Bonnie also corrects the ownership of the local drug stores.  There were two in town, the Mack Drugstore owned by her family that was later sold to the Conner family (Eve, '63), and Veenker Drug, plenty of competition for a town the size of Northwood.  At least there was no Wal-Mart then.

Friday, January 6, 2012

Musician, Jeweler, Businessman, Promoter

The newspaper clipping on the left was marked as being published in 1955, celebrating the clock that was built by L T Dillon, he of the 1936 Band Concert.  Notice the archway on the left  indicating the entrance to the old Northwood Bank Building, and Mack Drug was somewhere in this vicinity.

Richard Holstad has pointed out that the clock was moved to the south side of the street where it still stands today, photo below.

Bonnie Mack Wopperer ('60) gave a great more detail about Dillon, his relationship with the Macks, and his work in the drug and jewelry store as well as his musicianship:

L.T. Dillon was a very special, influential man in his day, and his contributions to that community are almost countless. I can still see/hear him walking from the fron of the store to the back while whistling some John Phillips Sousa  song and almost marching to the beat. He loved his music. I'd go so far as to say it was the love of his life! L.T. also owned the watch/clock repair shop in the back of the drug store and employed a watch smith (isn't that what they called people experienced in clock repair?), named Bob Helgeland. Bob was a kindly man, forever a bachelor; spoke somewhat broken English and lived with and cared for his elderly, ailing mother until she passed, I think in '58 or '59. He may have been German as well. 

L.T. was the licensed pharmacist under whom my father was able to work as a druggist & dispense medications. I'm not sure how that worked............maybe LT instructed my father and my father was eventually certified or something, but he never did go to school to obtain a pharmaceutical degree. Back in those days, it was legal to do that; it certainly would not be today! Think I also told you that LT instructed me on the flute (it was actually HIS flute; on loan to me until I bought my own). I outgrew any desire to play that instrument, much to the disappointment of both L.T. and my father. I didn't want to play in the band, so I stuck with piano and organ (electric and pipe) exclusively. L.T's. flute was returned and there was never a need for me to purchase one.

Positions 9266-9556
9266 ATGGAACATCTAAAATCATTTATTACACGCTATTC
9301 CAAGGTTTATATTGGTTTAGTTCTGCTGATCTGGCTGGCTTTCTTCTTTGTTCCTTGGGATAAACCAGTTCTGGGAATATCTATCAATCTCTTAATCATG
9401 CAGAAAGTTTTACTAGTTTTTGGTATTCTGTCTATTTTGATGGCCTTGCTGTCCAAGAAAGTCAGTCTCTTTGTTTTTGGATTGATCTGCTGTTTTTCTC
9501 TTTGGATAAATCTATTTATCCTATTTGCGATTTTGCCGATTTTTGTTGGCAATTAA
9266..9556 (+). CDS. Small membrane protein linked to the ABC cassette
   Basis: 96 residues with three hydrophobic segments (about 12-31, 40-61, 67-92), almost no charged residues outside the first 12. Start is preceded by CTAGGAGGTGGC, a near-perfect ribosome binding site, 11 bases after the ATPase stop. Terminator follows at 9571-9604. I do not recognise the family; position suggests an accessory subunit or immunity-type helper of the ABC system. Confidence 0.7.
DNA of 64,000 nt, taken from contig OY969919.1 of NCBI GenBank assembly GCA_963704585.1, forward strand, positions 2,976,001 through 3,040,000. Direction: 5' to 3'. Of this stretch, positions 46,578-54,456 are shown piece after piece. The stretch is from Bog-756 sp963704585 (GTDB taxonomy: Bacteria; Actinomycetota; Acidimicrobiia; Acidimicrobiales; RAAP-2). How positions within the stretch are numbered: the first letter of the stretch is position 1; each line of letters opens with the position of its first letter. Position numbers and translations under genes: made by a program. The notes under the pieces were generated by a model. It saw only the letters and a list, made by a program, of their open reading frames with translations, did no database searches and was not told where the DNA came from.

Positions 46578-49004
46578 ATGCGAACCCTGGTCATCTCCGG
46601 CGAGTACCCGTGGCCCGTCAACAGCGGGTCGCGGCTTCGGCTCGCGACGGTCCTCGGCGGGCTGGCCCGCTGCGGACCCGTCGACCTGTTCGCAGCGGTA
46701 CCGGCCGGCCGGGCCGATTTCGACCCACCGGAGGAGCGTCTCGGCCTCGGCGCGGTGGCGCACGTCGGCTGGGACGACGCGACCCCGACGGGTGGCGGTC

Regarding L.T. Dillon's background and musical instruction.........I'm afraid I don't know anything OR I have forgotten it, if I ever did. But now that you mention it, I seem to recall someone (maybe my dad) saying that L.T. was self taught. One may be blessed with the gift to play a musical instrument or sing a song "by ear" but L.T. could read music and that doesn't just happen naturally...........but it wouldn't surprise me if he taught himself.

I'm not surprised that the Northwood School Band, under his direction, won the competition. He was a perfectionist...........a driven man........very goal oriented. He wanted the best for his students and his energy was contagious......I think they tuned in to it, if you will.

Bonnie lists herself as a "Soda Jerk" in the family store on this photo, held in the collection of Richard Holstad, who asked her to sign and date it for posterity when she confirmed that it was she behind the counter.  Click on the photo for a larger image.

Straying from the story of L T Dillon, the days of the soda fountain may be well gone, along with the fabulous syrup that Bonnie mentions. Seems there were several in town including Mack's, Connor Drug, Veenkers perhaps, and Young's Paramount Cafe. Must have been a substantial need for all things sweet!